A glimmer of hope ahead of COP26 – financing for adaptation
A newly formed group of champion countries committed to ramping up flows of adaptation finance brings promise – provided they can also improve access, explains guest blogger Angelique Pouponneau.
I stare out the window as the waves crash closer and closer to my favourite walking spot along the beach. The seas are rising; it invades our homes. The temperatures are rising, ecosystems are collapsing; the impacts cripple the economy.
Adapting is our only option. Millions of Seychelles rupees are being invested in climate-smart infrastructure to climate-proof our economy. But who should foot the bill?
Developing countries, particularly Small Island Developing States (SIDS) and Least Developed Countries (LDCs), have been calling for more finance to support our efforts to adapt to adverse climate impacts, including loss and damage from climate change.
The adaptation finance gap
Adaptation finance has always played second fiddle to mitigation.
During a high-level side event at last month’s UN General Assembly – supported by IIED and E3G and also part of Climate Week NYC – Denmark’s development coordination minister Flemming Møller Mortensen sobered the audience with the statistic that only a quarter of international climate finance for developing countries goes to adaptation.
A glimmer of hope
But the calls from developing countries have not gone unheard; raising our voices has not been in vain. This event saw the launch of the new Champions Group on Adaptation Finance.
During this virtual event, six countries – Ireland, the Netherlands, Denmark, Sweden, the UK and Finland – expressed clear political commitment to work with developing countries to increase levels of adaptation finance.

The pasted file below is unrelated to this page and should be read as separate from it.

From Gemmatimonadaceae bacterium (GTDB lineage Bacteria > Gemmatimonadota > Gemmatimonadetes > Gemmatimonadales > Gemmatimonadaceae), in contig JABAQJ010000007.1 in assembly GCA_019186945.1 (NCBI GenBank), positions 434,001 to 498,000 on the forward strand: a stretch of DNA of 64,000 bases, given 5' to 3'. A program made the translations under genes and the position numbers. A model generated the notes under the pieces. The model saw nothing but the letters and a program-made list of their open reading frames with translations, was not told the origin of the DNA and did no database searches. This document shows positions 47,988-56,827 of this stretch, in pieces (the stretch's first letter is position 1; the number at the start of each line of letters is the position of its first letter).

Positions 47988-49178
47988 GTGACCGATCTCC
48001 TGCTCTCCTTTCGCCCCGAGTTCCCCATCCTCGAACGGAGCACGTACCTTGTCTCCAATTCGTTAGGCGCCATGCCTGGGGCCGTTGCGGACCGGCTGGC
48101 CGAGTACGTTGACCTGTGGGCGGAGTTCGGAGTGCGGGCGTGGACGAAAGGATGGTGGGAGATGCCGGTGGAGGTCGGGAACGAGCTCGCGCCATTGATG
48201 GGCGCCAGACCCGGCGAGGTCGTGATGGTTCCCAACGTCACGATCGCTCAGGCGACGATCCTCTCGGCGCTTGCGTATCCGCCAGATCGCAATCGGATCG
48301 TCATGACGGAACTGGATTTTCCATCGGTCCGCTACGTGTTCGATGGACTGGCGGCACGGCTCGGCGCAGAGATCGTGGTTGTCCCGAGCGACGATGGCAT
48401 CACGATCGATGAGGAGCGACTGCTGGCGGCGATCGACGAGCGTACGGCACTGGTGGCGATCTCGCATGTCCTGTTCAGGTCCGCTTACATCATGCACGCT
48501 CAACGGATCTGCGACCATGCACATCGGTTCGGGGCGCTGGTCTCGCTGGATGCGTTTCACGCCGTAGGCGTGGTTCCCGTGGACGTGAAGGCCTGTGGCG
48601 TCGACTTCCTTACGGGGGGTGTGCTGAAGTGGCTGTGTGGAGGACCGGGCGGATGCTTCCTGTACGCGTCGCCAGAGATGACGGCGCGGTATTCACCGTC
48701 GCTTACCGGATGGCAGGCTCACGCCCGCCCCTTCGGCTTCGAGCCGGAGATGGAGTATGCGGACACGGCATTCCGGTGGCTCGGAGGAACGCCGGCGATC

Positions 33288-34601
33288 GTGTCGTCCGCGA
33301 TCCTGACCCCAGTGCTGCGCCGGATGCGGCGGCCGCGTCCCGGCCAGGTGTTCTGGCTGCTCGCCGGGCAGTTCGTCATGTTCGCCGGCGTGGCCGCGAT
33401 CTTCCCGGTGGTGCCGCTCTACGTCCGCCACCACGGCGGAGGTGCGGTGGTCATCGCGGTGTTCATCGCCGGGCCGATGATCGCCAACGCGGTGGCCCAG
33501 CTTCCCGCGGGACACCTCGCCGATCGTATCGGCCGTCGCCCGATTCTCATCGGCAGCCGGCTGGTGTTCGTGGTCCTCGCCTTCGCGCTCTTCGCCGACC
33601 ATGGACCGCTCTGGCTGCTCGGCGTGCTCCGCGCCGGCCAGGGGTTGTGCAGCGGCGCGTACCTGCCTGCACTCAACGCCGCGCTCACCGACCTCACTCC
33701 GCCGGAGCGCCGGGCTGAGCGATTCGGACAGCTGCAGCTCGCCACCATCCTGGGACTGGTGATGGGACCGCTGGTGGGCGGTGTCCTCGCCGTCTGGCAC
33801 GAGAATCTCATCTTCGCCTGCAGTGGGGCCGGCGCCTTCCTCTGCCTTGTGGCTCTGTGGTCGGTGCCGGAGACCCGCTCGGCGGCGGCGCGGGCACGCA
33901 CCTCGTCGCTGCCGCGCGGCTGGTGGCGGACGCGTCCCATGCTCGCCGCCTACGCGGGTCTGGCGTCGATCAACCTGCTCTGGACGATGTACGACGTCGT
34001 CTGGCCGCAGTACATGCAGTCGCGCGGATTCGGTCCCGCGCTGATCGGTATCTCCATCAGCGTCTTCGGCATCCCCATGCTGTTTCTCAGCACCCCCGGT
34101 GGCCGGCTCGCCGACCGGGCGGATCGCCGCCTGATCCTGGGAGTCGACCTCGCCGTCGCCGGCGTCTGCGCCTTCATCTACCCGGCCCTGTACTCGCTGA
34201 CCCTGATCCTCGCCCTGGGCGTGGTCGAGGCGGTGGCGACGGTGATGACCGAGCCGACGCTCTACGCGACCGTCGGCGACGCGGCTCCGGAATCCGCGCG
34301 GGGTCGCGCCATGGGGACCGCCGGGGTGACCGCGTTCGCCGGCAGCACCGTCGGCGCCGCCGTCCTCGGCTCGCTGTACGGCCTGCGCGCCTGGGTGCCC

Specifically, the group has pledged to increase the total share of climate finance spent on adaptation and resilience, particularly for LDCs and SIDS, by committing to a balanced approach in their own public climate finance, leading by example and encouraging others to join them in this effort. They also commit to advocate for improved quality and accessibility of adaptation finance.
During the launch, the group announced that Germany had signalled its intention to join the group and other countries that share the objectives of the group are invited to do the same.
But these calls for finance need to be more specific: adaptation finance needs to be accessible with clear steps for getting there.
The LDC and SIDS governments have huge challenges in accessing climate finance and have no option but to contract expensive international consultants to draft elaborate proposals to meet complex, lengthy and bureaucratic procedures. Using international intermediaries often eats up large chunks of finance before it even reaches the country.
Over the years, attempts have been made to simplify approval processes and support direct access to adaptation finance through national implementation entities. While further improvements are still needed, it is paramount that we use these lessons to continue to evolve the system to ensure that the finance is, in fact, accessible.